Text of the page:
The eighth annual rankings factor in the results of Military Times’ comprehensive school-by-school survey of veteran and military student offerings and rates of academic achievement. More than 500 colleges took part in this year’s detailed survey.

MWCC launched its Center of Excellence for Veteran Student Success in 2010 to address the unique academic, financial, social and physical needs of veterans, military personnel and military families transitioning to college life. The dedicated veteran center offers computer access, free printing, student meeting and study space, and opportunities for veteran students to talk and connect with other like-minded individuals. Textbooks and laptops are loaned at no charge.

The Director of Veteran Services is a full-time advocate for veteran students. He educates the college staff and faculty on veteran challenges, counsels students and arranges for clinical meetings if necessary.

“We are thrilled to be recognized as a top military-friendly school. This reflects the positive, helpful attitude that students can expect from all departments of the college. We pride ourselves on being student friendly, so it is a natural extension for us to be military friendly as well,” said Robert B. Mayer, Director of Veterans Services at Mount Wachusett Community College.

Student veterans are active members of the campus community, participating in such clubs and organizations as the Veterans Group and Student Government Association.

“As a veteran myself, I am proud that Mount Wachusett Community College receives continuing recognition as one of the top colleges for veteran students,” said President Daniel M. Asquino. “MWCC has served our region’s veterans for decades and will continue to do so into the future by providing them with a robust network of support both on campus and with key partner organizations.”

MWCC maintains community partnerships with the Montachusett Veteran Outreach Center, the Northeast Veteran Training & Rehabilitation Center operated by Veteran Homestead, Inc., the Massachusetts Department of Veterans Services’ SAVE program, and local posts of the Veterans of Foreign Wars and the American Legion.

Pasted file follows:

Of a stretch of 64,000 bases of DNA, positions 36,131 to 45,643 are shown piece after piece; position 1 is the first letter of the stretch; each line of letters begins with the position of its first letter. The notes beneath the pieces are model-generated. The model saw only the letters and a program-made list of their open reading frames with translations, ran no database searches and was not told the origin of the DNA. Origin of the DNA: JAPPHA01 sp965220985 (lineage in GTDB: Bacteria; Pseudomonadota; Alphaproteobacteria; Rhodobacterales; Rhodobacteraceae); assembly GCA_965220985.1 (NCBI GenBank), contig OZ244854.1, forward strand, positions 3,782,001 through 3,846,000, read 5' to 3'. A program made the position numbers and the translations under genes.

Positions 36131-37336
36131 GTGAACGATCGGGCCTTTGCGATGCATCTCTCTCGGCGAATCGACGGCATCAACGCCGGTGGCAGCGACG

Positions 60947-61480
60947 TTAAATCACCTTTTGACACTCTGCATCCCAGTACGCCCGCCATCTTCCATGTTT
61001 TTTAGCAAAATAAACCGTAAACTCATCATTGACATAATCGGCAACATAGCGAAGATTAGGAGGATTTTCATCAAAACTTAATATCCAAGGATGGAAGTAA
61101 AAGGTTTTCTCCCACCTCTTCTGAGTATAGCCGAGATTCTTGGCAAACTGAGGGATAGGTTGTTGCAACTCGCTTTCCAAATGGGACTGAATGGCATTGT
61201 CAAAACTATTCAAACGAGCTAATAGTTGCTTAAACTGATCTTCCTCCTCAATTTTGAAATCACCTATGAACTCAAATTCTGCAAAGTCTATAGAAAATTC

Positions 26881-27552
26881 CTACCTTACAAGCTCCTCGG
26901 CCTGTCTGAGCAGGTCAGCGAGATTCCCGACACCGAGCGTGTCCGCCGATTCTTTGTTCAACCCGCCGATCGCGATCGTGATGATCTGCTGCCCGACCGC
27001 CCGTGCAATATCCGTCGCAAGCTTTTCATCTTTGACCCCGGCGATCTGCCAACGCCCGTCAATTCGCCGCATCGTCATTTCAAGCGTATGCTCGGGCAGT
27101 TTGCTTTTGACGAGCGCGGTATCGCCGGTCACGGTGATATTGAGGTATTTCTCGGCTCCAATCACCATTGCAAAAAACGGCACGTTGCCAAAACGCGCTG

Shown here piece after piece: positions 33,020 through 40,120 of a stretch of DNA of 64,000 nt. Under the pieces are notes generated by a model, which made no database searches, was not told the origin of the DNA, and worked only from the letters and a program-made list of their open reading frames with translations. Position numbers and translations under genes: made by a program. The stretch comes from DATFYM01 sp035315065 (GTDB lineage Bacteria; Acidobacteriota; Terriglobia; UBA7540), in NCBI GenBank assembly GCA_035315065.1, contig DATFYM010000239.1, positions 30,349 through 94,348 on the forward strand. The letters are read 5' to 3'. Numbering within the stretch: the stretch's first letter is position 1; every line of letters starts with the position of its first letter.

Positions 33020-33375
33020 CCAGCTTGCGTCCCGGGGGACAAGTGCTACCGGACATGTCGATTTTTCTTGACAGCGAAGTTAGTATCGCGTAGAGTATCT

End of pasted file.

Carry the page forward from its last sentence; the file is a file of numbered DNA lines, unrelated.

Military Times’ annual Best for Vets: Colleges survey asks colleges and universities to meticulously document a tremendous array of services, special rules, accommodations and financial incentives offered to students with military ties; and to describe many aspects of veteran culture on a campus. These institutions were evaluated in several categories, with university culture and academic outcomes bearing the most weight.
“We limit our list to encourage competition, and we genuinely hope this helps raise the bar for veterans on campus,” said Amanda Miller, editor of Best for Vets.

Military Times also factors in data from the Veterans Affairs and Defense departments, as well as three Education Department sources: the IPEDS Data Center, College Scorecard data and the Cohort Default Rate Database.

The rankings appear online at MilitaryTimes.com, as well as ArmyTimes.com, NavyTimes.com, AirForceTimes.com and MarineCorpsTimes.com and in a special magazine issue of Military Times in mid-November. The release of this year’s list also marks Military Times’ inaugural declaration of the month of November as Veterans Month.

For more information about MWCC’s Center of Excellence for Veteran Student Success, please visit: mwcc.edu/veteran.
To view the full Best for Vets: Colleges 2017 rankings and survey methodology go to: www.militarytimes.com/bestforvets-colleges2017.

ccsla-group-jessie-mascitti-jammie-mascitti-faith-kurtz-jasson-alvarado-gomez-trevor-leger-kathy-matson-greg-clementlisa-milson-service-above-self-awar-faith-kurtz-kathy-matsonOn October 20th and 21st a group of students from the MWCC Student Government Association attended the Community College Student Leadership Association (CCSLA) Fall Conference where they were able to connect with over 120 students from all Massachusetts community colleges as well as community colleges in New Hampshire and Rhode Island. This annual event provides student leaders with the opportunity to network and share insights and best practices with one another.

At this year’s conference our own SGA President, Faith Kurtz, received the Lisa Milso Acts of Kindness Award for recognition as an emerging student leader, her commitment to service and dedication to MWCC students. This is the third year in a row that an MWCC SGA member has received top honors from CCSLA.

Mount Wachusett Community College student and Worcester resident Jasson Alvarado Gomez was a featured speaker to nearly 300 high school seniors from North, Burncoat, and Doherty High Schools in Worcester on Wednesday October 12 at the Department of Higher Education’s GO HIGHER! event, a partnership with Massachusetts’ 29 public colleges and universities to raise awareness of the growing number of outstanding programs and opportunities available to students at our community colleges, state universities and UMass campuses.